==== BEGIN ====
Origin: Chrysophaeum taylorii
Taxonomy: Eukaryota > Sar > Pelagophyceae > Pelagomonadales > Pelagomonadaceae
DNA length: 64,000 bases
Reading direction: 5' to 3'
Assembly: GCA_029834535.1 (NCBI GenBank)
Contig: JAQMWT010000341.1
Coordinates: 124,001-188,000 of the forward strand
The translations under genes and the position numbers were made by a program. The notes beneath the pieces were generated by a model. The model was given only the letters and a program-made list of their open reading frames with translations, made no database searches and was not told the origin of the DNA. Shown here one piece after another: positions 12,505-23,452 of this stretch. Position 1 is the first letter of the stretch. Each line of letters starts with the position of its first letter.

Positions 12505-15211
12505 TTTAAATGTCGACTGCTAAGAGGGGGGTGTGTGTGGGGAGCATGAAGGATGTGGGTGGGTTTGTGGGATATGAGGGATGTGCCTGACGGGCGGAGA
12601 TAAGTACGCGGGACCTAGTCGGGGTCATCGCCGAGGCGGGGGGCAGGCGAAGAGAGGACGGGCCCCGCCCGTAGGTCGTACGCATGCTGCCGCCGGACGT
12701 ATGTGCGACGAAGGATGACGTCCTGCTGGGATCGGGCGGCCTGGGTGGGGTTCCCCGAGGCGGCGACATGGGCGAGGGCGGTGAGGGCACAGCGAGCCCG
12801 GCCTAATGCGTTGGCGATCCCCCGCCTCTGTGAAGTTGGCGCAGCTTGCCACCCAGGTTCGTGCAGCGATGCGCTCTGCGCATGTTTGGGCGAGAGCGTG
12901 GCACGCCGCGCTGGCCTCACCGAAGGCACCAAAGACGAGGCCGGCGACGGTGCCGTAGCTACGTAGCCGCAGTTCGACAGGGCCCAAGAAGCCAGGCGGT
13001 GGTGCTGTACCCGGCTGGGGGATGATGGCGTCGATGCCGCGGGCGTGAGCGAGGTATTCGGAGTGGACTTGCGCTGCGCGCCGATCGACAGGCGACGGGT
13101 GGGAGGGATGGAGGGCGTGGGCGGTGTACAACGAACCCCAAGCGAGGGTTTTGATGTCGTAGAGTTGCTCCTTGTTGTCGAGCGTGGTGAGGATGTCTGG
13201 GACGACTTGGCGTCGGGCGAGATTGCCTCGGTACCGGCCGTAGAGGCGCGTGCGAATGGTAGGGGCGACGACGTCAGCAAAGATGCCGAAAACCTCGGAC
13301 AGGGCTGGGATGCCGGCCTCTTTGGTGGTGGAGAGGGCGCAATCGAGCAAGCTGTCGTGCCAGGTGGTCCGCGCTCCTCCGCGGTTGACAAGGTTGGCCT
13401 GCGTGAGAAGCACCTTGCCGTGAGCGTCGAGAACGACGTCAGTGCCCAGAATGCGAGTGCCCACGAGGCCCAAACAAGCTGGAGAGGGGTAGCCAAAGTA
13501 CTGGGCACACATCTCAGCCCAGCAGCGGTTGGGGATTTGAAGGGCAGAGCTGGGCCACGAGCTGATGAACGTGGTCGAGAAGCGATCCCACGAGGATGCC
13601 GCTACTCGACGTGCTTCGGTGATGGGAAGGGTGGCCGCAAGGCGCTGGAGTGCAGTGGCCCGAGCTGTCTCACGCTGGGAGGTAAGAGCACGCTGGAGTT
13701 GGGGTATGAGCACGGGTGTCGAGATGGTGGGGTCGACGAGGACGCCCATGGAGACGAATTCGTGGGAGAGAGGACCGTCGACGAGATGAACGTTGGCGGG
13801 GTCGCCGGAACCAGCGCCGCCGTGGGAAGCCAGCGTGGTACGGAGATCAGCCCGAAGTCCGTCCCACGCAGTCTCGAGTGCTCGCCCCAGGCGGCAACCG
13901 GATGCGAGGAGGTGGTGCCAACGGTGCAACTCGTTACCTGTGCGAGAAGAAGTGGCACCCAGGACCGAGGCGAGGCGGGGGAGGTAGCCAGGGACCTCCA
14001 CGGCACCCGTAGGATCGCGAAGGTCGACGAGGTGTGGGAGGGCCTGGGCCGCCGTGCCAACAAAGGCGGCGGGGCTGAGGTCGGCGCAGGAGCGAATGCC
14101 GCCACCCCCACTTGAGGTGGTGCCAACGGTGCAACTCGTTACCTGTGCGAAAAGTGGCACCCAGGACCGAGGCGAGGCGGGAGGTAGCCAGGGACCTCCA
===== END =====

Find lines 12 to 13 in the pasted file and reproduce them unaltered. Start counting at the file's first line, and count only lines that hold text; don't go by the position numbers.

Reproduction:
12701 ATGTGCGACGAAGGATGACGTCCTGCTGGGATCGGGCGGCCTGGGTGGGGTTCCCCGAGGCGGCGACATGGGCGAGGGCGGTGAGGGCACAGCGAGCCCG
12801 GCCTAATGCGTTGGCGATCCCCCGCCTCTGTGAAGTTGGCGCAGCTTGCCACCCAGGTTCGTGCAGCGATGCGCTCTGCGCATGTTTGGGCGAGAGCGTG